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Connecting Rods

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Connecting Rods


Crosshead Crosshead fastens piston rod to the connecting rod. The sliding surfaces of crosshead are coated with antifriction metal i.e. babbited shoes. These are of interchangeable type. That permits it to slide back and forth within the crosshead guides. The shoes have channels for the distribution of lube oil. The lubrication is obtained under pressure; it comes out from the two guides of the crosshead slide body. Connection between connecting rod and crosshead is realized by means of a gudgeon pin. The piston rod is connected to the crosshead by nut arrangement, tightened by means of hydraulic device.

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Lubrication Lubricants reduce friction and therefore wear between moving compressor parts. Lubricant also serves as a coolant.

Lubrication Systems:

Lubrication Systems Generally, two types of systems are uses to lubricate the positive displacement compressors. SPLASH SYSTEM It is used in older machines. A supply is maintained in the crankcase. Oil is splashed up by the rotation of the crank and the counter weight into the collecting ring. Centrifugal force throws the oil outward through an oil passage to the crank pin.

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Splash Lubrication

Forced Feed System:

Forced Feed System Oil is pumped under pressure to the required parts. Following are the main parts of system : STRAINER Oil from the crankcase first passes through a coarse strainer. The strainer is removable so that chips or broken off pieces can be cleaned out of the strainer.

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Forced Feed System

Bypass Relief Valve:

Bypass Relief Valve The compressor will be completely damaged if the oil flow is appreciably reduced or stopped by a plugged filter. In order to prevent this damage, forced feed system is fitted with a bypass relief valve, a low-pressure alarm and bypass shutdown. If this filter becomes plugged, inlet pressure to the filter increases. If the inlet pressure exceeds spring pressure, the bypass valve opens allowing oil to return to the crankcase. Oil pressure in the system falls, the low-pressure alarm causes the compressor to shutdown.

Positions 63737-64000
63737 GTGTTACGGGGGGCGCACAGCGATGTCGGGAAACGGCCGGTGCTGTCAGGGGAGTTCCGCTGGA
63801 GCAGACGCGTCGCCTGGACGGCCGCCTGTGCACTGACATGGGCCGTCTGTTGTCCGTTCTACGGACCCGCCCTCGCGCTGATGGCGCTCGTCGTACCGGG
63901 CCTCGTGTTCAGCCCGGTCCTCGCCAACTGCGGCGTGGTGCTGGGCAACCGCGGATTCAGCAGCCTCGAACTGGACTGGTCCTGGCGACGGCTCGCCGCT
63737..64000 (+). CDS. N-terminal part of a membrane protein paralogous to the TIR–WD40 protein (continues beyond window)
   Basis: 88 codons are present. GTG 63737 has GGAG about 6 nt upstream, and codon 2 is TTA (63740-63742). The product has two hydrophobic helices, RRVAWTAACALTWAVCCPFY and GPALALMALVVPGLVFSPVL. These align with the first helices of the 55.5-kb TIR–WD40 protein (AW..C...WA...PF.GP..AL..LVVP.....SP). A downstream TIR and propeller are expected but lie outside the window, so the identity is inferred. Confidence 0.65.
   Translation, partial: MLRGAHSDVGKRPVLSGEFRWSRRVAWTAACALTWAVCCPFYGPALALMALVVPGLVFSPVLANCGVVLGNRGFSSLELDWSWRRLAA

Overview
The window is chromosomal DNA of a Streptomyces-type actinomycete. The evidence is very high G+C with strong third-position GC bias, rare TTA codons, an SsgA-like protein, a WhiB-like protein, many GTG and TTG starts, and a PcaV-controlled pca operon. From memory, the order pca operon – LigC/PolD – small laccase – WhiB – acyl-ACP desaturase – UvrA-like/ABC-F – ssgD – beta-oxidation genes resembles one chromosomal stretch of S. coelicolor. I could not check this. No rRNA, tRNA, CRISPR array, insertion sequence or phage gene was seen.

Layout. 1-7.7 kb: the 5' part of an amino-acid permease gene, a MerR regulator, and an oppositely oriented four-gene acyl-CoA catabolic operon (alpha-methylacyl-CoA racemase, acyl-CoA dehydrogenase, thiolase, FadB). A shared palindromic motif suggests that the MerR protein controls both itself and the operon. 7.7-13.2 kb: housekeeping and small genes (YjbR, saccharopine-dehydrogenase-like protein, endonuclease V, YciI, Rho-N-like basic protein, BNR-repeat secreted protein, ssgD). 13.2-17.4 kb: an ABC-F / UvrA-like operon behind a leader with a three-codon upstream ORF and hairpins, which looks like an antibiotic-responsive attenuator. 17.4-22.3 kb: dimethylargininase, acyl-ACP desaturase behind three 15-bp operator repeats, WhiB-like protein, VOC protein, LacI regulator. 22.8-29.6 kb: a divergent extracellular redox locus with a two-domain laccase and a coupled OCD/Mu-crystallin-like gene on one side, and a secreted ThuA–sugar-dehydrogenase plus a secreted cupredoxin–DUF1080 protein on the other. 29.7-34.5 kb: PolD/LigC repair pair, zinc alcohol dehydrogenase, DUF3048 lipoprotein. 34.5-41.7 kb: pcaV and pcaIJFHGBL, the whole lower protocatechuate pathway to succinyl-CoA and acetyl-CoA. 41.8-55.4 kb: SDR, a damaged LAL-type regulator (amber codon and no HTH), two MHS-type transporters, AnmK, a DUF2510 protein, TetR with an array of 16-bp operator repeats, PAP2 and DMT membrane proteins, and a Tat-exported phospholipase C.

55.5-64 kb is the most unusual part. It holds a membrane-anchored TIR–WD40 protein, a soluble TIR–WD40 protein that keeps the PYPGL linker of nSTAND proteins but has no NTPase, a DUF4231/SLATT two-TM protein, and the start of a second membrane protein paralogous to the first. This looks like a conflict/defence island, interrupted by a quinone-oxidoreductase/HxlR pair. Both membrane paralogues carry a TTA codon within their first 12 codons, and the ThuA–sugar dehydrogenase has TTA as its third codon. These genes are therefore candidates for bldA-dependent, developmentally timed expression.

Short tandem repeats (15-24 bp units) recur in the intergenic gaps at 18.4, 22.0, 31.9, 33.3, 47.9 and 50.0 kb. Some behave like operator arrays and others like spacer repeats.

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To keep bearings lubricated, oil is supplied under pressure to the bearings. The lubrication system keeps a supply of cool and clean oil flowing to the system. A sufficient quantity of oil is stored in a reservoir. Oil Circulation System

Oil Cooler:

Oil Cooler Oil flows from the pump to cooler. The oil in the cooler flows through the tubes. The cooling water on the shell side absorbs heat from the oil. Generally, oil temperature is kept between 40 – 50  C. Oil cooler than 40  C can lead to condensation of water inside the crank case. Moisture can promote sludging of oil. Temperature of oil higher than 50 C can decrease strength of bearing materials (Babbitt), that can lead to premature failure. In order to maintain the desired temperature range, the oil system has a bypass valve upstream the cooler that is controlled by a thermostat.

CO2 Compressor :

CO 2 Compressor In a reciprocating compressor, a volume of gas is drawn into a cylinder, it is trapped, and compressed by piston and then discharged into the discharge line. The cylinder valves control the flow of gas through the cylinder; these valves act as check valves. The compressor, which has been selected, is used to compress CO2 gas. It is driven by electric motor and is manufactured by M/s Nuovo Pignone, Italy. It is a multistage, double acting reciprocating compressor of four stages. The crankshaft is directly coupled to the electric motor and flywheel.

Oil Cooler:

Oil Cooler

Interstage Cooler:

Interstage Cooler

Cylinder Cooling:

Cylinder Cooling

Lubricated Piston/Packing:

Lubricated Piston/Packing

Outboard Bearing:

Outboard Bearing

Clearance Pocket:

Clearance Pocket

Packing Lubrication:

Packing Lubrication

Piston Lubrication: